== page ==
More in Entertainment
Next Story
Similar Posts
Mine rescue op winded up in Meghalaya, cost Rs 3.5 cr

SHILLONG, July 12 - One of the world�s longest and costly operations, the Ksan coal mine rescue operation in Meghalaya, came to a close today after seven months, following approval from the Supreme Court.

�The State Government requested the Supreme Court to permit formally closing the operation to retrieve the bodies of trapped miners. Supreme Court permitted the State to close the operations,� State Advocate General, Amit Kumar said.

The operation has cost the State exchequer Rs 3.5 crore so far. �There are pending bills to be sent to the State government,� East Jaintia Hills Deputy Commissioner FM Dopth said.

The rescue operations began on December 13, 2018, in one of the illegal rat-hole coal mines of East Jaintia Hills district after coal miners were trapped inside. Just two bodies, out of the several others, were retrieved during this period.

It�s believed that the miners were trapped and drowned within minutes after water flooded in from the adjacent Lyten river. However, following a petition in the Supreme Court, direction was given to the State Government to continue the operations and at least retrieve the bodies.

During the operations, first the State and the National Disaster Response Forces were involved. Thereafter, the Odisha Fire Service (OFS) personnel joined in. During the course of the operations the Army and the Navy also got involved.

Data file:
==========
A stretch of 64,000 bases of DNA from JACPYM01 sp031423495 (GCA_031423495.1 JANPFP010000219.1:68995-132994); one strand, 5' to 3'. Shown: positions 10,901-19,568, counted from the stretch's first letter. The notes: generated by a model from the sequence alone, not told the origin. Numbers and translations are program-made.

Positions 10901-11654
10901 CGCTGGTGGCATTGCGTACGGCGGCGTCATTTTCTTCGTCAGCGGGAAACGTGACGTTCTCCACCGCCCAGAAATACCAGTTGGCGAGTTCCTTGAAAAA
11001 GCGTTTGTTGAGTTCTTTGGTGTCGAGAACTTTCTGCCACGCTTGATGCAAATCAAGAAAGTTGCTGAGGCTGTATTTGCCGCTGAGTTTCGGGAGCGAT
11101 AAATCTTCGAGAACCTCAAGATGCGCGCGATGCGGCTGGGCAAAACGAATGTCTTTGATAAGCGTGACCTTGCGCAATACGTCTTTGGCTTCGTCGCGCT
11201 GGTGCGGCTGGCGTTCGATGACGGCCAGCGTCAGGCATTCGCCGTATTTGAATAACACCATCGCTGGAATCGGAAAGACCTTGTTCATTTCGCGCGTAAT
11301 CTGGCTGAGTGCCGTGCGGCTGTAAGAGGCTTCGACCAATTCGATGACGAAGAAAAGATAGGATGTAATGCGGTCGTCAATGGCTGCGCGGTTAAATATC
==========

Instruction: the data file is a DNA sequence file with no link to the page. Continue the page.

It was the Navy divers, which was first able to detect one of the bodies with the help of its underwater Remote Operated Vehicle (ROV). The first body was retrieved on January 24 this year and was identified as that of Amir Hussain of Chirang district, Assam.

The second body was retrieved again with the help of the ROV on February 27. But as the operations dragged on the rescue team were of the opinion that retrieving the bodies would be difficult from the 280 feet deep flooded mine shaft.

One of the objectives of the rescue operations was to dewater the flooded mine shaft. Technicians from Coal India Limited, TSB, a Pune-based German pumping company and Kirloskar Brothers with their heavy duty pumps tried to dewater the flooded mine. But they were unsuccessful as water continued to seep in from an unknown source inside the mine shaft.

So experts and scientists were called in from around the country to see if they would be able to identify the source of the seepage with their advanced technology. Some of the experts and scientists came from National Geophysical Research Institute, National Institute of Hydrology, Roorkee.

These experts and scientists could make little headway in the absence of any available data in these illegal mines and the adjoining areas and left in a couple of days after their arrival.

After months of toiling the OFS, Indian Army, and Navy personnel also left, one after the other and all along the State Government was hoping for the operations to end after filing a petition before the Apex Court.

The NDRF and SDRF stayed put at the site continuing with dewatering of the mine shaft. In fact, the entire area was flooded with the advent of monsoon and so the operations were stopped for quite some time now.

More in Entertainment
Similar Posts